The Minnesota Timberwolves surprised many with the abrupt firing of team president Gersson Rosas on Wednesday. That includes their own players.
Star center Karl-Anthony Towns seemingly reacted to the news on social media shortly after it broke on Wednesday. Towns did not seem particularly pleased with the development, either.
ESPN’s Ramona Shelburne reported that Towns’ reaction was not unique. Rosas was still holding meetings as of Wednesday morning, and the firing came as a big surprise to many in the organization.
The team fired Rosas Wednesday with a brief statement. His ouster comes less than a week before the start of training camp, and after just over two years in the role.
The San Francisco 49ers are dealing with a lot of running back injuries. That was enough to spark speculation about the possible return of veteran Frank Gore.
Gore spent the bulk of his career with the 49ers, and the 38-year-old has not ruled out the possibility of playing in the NFL again. He made sense as an emergency option, which Niners coach Kyle Shanahan acknowledged. However, Shanahan also said the team did not feel the situation was severe enough to bring Gore in.
“I would never put anything past Frank,” Shanahan said Wednesday, via Matt Maiocco of NBC Sports Bay Area. “If we gave him a little heads-up and some notice, he’ll always be ready. We thought it was a little early for that. Guys still have a chance of playing this week.
“(We) would never fully rule that out. Don’t know exactly where he is right now. There are a number of people in here who have a relationship with him. If that time ever comes when we need to do it and he wants to do it, we would never rule it out.”
Elijah Mitchell, JaMycal Hasty, and Trey Sermon were the three San Francisco running backs active for Week 2. All three suffered injuries in the game, though Mitchell and Sermon have a chance to play in Week 3.
While Gore is open to playing in the NFL again, he seems to have another option these days. The door is clearly open for him in San Francisco if things get worse, though.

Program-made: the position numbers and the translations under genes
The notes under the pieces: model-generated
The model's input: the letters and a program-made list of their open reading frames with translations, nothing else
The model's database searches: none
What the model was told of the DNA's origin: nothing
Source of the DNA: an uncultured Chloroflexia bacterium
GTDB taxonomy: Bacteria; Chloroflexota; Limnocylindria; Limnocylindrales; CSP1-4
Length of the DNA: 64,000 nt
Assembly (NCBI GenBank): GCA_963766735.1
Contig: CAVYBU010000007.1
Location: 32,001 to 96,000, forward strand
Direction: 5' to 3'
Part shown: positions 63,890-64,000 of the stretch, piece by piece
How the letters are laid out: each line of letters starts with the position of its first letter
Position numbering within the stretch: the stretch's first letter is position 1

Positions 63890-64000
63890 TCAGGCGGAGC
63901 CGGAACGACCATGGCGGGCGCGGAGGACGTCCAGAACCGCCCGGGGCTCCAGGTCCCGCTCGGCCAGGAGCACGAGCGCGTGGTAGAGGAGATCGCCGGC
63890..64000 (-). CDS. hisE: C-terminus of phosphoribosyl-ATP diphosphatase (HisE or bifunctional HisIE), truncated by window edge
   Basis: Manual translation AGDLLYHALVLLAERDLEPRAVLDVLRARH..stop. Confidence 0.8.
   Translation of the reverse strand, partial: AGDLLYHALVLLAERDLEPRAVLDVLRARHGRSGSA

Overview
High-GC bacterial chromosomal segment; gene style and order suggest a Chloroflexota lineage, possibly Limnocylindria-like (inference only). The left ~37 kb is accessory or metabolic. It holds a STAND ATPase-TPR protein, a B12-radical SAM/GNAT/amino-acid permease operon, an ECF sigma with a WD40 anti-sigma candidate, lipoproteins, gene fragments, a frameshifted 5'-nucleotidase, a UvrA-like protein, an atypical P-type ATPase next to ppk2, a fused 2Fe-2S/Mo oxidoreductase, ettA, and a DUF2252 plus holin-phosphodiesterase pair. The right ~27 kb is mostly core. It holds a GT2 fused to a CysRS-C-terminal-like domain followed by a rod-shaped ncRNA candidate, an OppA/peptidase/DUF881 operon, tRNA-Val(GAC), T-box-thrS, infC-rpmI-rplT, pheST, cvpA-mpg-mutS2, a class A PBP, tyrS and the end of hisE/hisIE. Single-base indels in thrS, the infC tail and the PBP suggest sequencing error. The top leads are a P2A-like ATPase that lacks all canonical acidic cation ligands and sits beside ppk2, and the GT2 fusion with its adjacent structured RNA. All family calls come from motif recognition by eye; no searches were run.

The Minnesota Timberwolves have made a huge change at the top of the organization without much warning just days before the start of training camp.
In a statement released Wednesday, team owner Glen Taylor announced the firing of president Gersson Rosas in a brief statement. No reason was given for the dismissal.
Perhaps the strangest thing about this is the timing. Training camps open Sept. 28, and as ESPN’s Bobby Marks points out, Rosas had been allowed to oversee several key moves in recent weeks.
The team appeared caught off-guard by the decision, judging by this tweet from star center Karl-Anthony Towns.
Rosas, a longtime disciple of Daryl Morey, was hired to run the Timberwolves in May 2019. He was essentially given just over two years with the struggling organization, which did not make the playoffs during his two-season tenure.
It remains to be seen where the Timberwolves will go from here. It’s worth noting that the franchise has high-profile incoming owners who may have had something to do with this move.
Urban Meyer’s NFL coaching career has gotten off to a difficult start, and he said something telling to one of his peers about the difficulty of it.
Denver Broncos coach Vic Fangio discussed Meyer briefly on Wednesday, days after the two coaches met in the Broncos’ win over the Jaguars in Week 2. Fangio relayed something telling Meyer had told him in which the former Ohio State coach compared coaching in the NFL to facing Alabama every week.